2015.06.27-09Brady cooking dinner. He’s becoming quite a good camp cook these days.

As we got into the tent to tuck in for the night, the dogs from the restaurant started barking at us .We let them at it for 15 minutes before Brady threw bread at them. It worked for 45 minutes or so  before they started barking at us again. Thankfully we were both very heavy with benadryl induced sleep, so we couldn’t be bothered.

After more of the amazing melon and guava juice in the morning, we continued our way to Iquique- only 50 miles to go! We stopped by abandoned Nitrite mining town from the late 1800s-mid 1900s that is declared as UNESCO world heritage site. Nitrite plays a very important role in Chile’s political and economic development. Fun fact: Chile is a nation with the highest GDP per capita in South America (US$ 14-15K versus Peru’s $6.5K) . This completely explains why everything is so much more modern and expensive here than Peru.

1Display at the Humberstone. I can’t remember what these were.

2It was hot out, but the place looked eerie nonetheless. It was a Sunday, so there were a few other local tourists as well. A lady tried explaining to me how much this area and this type of town has affected Chile.

3Play with shadow

4Brady’s obsession with track and trains continue…

5This reminds me of my grandpa’s old house- full with motors and cables.


On the way out of Humberstone, we took the road that ran parallel to the freeway. This road was closed to car traffic, so we had the road all to ourselves.

However, at the end of the road, right before it meets the freeway, the whole thing was fenced off with poles and barbed wires. We had to crawl through the space between the barbed wires!

7Me taking off the panniers so we can slide the bike into the tiny slot not blocked by the barbed wires. Brady’s bike made it to the other side in one piece.

We thought that this day was going to be easy peasy, without that many hills. However, the HEADWIND was gnarly! Good thing we were able to ride on a 2 lane freeway on the other side of the median from live traffic. Seems like the road is under construction, almost done but still not open for public. It was nice riding in the middle of the road when the wind gusts make our bikes wobble.

8Riding in the middle of unopened section of freeway for the first 24km from Humberstone.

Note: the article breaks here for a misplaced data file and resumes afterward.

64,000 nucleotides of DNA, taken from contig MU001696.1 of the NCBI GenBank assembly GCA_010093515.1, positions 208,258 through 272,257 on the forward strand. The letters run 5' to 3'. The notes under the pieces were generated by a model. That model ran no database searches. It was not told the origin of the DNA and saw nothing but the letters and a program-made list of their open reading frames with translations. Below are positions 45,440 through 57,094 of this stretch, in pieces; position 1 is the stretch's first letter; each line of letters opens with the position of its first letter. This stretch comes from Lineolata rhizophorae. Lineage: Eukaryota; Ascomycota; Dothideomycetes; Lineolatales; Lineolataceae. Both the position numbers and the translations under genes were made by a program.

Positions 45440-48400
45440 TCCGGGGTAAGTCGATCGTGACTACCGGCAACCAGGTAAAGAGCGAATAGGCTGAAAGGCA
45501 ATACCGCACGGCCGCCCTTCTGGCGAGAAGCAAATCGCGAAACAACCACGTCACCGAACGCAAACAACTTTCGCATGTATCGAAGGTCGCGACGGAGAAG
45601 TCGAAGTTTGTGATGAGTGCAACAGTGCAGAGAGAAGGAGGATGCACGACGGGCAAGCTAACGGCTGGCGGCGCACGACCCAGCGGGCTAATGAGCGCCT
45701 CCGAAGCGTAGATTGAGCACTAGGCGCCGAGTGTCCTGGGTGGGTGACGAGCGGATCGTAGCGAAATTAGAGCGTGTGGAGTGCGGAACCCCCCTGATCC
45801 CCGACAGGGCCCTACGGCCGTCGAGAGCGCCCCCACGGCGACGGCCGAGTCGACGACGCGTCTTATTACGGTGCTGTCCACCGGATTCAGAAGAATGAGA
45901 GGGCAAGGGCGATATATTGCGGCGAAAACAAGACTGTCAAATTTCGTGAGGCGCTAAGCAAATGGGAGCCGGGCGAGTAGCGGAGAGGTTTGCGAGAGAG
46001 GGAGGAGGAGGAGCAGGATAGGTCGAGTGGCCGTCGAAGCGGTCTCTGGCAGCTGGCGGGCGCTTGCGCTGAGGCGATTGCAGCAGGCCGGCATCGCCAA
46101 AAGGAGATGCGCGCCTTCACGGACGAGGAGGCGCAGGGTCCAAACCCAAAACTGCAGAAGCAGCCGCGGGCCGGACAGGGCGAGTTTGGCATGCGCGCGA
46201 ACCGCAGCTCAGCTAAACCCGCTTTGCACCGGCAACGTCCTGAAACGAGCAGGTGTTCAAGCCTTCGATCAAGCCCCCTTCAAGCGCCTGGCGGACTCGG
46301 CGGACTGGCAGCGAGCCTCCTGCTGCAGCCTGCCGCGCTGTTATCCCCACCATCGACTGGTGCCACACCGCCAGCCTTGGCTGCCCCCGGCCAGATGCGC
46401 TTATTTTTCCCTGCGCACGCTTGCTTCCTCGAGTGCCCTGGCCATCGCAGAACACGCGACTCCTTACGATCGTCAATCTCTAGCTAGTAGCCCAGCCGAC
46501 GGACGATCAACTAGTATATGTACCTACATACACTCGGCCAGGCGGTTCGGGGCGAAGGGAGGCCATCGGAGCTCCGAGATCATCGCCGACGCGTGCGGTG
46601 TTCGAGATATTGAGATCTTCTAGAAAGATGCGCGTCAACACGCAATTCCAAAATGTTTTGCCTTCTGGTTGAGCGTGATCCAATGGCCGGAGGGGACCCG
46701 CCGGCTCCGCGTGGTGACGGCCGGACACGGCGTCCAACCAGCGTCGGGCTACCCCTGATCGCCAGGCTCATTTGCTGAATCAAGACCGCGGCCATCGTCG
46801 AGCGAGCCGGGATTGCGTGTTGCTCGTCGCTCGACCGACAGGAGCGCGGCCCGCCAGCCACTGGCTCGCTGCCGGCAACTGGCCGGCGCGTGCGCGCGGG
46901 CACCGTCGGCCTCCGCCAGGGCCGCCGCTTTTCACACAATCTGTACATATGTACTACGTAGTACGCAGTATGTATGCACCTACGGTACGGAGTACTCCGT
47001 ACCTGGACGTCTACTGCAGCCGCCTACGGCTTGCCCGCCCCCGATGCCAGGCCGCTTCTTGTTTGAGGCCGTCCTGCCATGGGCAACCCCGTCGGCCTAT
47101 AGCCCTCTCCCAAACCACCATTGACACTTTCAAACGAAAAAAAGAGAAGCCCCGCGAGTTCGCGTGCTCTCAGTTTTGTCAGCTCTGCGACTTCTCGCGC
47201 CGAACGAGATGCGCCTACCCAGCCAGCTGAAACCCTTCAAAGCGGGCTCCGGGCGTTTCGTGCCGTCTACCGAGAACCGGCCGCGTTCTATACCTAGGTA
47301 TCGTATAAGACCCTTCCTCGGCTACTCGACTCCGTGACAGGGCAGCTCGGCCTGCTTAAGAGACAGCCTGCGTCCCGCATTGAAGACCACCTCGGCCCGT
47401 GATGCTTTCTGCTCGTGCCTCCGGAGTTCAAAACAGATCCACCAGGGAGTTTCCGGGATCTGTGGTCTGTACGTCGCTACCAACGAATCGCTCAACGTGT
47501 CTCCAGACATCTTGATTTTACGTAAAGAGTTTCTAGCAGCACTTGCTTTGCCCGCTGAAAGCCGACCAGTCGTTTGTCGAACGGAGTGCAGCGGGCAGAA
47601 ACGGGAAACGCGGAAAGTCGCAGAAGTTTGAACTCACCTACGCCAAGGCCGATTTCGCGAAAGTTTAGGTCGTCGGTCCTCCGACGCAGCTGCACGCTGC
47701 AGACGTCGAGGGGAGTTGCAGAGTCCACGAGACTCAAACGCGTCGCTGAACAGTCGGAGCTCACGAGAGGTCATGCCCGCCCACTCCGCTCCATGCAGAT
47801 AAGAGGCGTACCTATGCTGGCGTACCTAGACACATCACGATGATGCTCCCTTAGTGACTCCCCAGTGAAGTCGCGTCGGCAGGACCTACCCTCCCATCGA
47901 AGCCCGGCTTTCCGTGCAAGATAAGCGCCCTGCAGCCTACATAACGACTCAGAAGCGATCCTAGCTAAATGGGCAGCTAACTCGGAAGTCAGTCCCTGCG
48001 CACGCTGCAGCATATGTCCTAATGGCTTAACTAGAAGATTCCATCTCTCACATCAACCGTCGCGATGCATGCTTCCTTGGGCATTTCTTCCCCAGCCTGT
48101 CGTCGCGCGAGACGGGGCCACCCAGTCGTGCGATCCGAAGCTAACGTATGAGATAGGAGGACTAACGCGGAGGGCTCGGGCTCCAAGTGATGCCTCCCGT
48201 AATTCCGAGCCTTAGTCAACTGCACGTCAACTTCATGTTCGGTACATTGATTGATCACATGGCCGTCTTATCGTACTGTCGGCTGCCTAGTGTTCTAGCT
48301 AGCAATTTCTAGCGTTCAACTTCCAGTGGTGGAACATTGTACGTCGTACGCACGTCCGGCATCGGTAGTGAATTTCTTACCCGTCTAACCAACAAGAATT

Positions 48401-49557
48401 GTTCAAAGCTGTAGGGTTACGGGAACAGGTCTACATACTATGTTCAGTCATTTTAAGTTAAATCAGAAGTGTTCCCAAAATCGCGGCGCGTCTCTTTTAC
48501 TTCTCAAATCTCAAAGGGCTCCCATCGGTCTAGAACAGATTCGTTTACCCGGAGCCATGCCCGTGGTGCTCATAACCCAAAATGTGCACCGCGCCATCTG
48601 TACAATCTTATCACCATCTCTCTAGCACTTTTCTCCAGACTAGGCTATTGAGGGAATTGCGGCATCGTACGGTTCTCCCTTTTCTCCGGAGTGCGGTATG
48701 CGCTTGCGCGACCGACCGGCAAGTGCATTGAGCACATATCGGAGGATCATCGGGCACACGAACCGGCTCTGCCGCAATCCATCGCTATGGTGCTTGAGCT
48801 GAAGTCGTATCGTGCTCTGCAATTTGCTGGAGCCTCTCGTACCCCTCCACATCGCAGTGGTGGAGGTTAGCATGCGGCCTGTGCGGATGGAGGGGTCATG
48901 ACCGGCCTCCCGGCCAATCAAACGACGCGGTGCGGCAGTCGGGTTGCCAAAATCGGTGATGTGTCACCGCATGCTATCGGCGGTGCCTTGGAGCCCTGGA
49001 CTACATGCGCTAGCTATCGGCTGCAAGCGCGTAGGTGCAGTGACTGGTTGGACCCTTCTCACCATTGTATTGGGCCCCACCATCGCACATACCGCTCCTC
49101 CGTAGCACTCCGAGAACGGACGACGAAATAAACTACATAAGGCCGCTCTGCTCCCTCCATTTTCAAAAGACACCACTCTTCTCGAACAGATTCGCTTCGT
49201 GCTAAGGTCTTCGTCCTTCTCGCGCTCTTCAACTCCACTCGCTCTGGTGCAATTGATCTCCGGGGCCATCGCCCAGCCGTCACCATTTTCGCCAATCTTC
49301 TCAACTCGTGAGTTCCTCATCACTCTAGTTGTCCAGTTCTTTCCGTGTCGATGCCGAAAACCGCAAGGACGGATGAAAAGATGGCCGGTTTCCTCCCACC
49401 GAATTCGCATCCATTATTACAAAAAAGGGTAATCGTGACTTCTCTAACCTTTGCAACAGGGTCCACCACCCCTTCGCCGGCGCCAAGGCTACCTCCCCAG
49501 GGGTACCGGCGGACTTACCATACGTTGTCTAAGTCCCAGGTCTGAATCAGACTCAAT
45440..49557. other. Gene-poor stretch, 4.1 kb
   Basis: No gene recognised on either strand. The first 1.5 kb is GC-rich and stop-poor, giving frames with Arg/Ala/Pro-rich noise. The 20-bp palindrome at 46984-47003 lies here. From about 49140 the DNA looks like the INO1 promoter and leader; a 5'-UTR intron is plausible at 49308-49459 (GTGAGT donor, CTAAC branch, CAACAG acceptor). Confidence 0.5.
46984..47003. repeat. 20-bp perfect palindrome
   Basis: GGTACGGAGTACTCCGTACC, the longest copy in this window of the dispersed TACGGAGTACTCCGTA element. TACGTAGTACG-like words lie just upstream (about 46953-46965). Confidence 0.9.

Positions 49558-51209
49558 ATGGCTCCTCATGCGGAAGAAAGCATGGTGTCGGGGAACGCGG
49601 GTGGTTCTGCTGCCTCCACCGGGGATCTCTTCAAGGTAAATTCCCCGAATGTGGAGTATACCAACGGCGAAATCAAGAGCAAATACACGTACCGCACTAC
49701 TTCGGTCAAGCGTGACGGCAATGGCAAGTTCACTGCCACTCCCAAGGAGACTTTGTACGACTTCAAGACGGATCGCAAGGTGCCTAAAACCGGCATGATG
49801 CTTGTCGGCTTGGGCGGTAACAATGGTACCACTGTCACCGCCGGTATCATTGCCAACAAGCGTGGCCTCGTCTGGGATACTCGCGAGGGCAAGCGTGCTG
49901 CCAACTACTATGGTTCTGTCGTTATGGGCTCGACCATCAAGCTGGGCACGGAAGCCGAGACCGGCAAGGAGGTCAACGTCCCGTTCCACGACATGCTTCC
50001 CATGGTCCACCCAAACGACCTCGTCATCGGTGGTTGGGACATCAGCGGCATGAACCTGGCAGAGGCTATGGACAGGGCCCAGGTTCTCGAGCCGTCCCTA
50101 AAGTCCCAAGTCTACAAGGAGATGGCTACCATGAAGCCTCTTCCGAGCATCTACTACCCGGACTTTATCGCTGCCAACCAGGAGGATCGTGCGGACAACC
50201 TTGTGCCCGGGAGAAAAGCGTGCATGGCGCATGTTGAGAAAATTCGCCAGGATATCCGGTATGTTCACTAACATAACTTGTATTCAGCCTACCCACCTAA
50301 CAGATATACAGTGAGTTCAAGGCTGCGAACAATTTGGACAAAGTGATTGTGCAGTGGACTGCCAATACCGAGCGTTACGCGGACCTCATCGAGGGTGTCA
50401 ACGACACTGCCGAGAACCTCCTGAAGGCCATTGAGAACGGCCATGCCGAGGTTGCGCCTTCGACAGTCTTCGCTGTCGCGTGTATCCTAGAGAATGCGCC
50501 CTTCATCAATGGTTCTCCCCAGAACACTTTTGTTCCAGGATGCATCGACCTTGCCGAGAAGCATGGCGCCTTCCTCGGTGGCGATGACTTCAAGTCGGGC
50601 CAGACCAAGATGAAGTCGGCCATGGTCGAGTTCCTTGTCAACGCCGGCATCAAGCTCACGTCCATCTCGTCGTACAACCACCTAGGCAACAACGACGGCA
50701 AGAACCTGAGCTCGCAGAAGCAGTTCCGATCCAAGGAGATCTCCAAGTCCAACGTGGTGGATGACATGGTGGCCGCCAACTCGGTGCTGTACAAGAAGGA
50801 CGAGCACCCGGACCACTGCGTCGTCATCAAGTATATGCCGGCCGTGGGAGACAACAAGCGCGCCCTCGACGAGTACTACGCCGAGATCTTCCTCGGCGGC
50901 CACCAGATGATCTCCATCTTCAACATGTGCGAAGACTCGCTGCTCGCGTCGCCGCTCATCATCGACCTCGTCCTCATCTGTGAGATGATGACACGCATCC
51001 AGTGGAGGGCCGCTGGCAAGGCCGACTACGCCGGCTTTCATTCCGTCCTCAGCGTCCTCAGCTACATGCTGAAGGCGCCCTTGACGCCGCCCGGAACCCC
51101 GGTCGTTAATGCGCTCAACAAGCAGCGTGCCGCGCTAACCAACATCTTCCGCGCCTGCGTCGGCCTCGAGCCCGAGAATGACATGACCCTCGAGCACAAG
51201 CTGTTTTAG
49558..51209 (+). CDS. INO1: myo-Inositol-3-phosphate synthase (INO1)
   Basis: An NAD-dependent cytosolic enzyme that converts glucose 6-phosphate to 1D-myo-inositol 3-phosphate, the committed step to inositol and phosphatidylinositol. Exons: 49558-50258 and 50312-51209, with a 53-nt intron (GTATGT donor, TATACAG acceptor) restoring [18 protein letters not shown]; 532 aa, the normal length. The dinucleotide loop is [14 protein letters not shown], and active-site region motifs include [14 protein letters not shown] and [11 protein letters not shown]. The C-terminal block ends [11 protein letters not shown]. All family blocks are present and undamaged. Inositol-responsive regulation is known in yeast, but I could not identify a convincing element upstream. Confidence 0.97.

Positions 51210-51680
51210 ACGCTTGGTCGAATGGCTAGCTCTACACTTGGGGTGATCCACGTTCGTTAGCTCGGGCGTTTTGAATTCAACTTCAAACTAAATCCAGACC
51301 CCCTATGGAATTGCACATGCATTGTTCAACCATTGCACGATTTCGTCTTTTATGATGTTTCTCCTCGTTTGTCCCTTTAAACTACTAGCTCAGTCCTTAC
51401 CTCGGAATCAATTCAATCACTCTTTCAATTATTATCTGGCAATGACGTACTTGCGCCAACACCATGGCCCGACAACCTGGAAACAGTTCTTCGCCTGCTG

We arrived at Iquique on a Sunday afternoon. We looked around for a hostel and got lucky after our 3rd try. (I am cheap on accommodation and would rather splurge on meals). We found a decent hostel, a few blocks from the ocean.

However, EVERYTHING was closed, no restaurants, or bars, or any services. What a tease! They have restaurants with THAI FOOD and SUSHI and everything, but they were all closed. We managed to find a supermarket that was open. New discovery in Chile: Wines are amazing and really really cheap- I’m talking about $5/ bottle for really good wine. We have been drinking a copious amount of wine here. It’s almost cheaper than water, or coca cola, or the nasty gum tasting Inka Cola.

We decided to spend an additional day to check out all the amazing restaurants that were closed on that Sunday.

Alas, on Monday, everything was still closed! What is going on? I asked around and people are somehow convinced that everything was open— Online search reveals that Iquique was hit by an 8.2 magnitude earthquake on April 2014—we assumed that this was why all the services was closed- similar to Christchurch in NZ. However, not a lot of the buildings were boarded up or appear to be very damaged. Is it their winter school break?? We were so confused. We spent the day searching for places to eat and places to buy groceries for the next 3 day stretch where we won’t have very many services.

9The beach was nice and the town hugs the Ocean. There were lots of bodyboarders in the water. It was a little bit too rocky to surf (for us, beginners).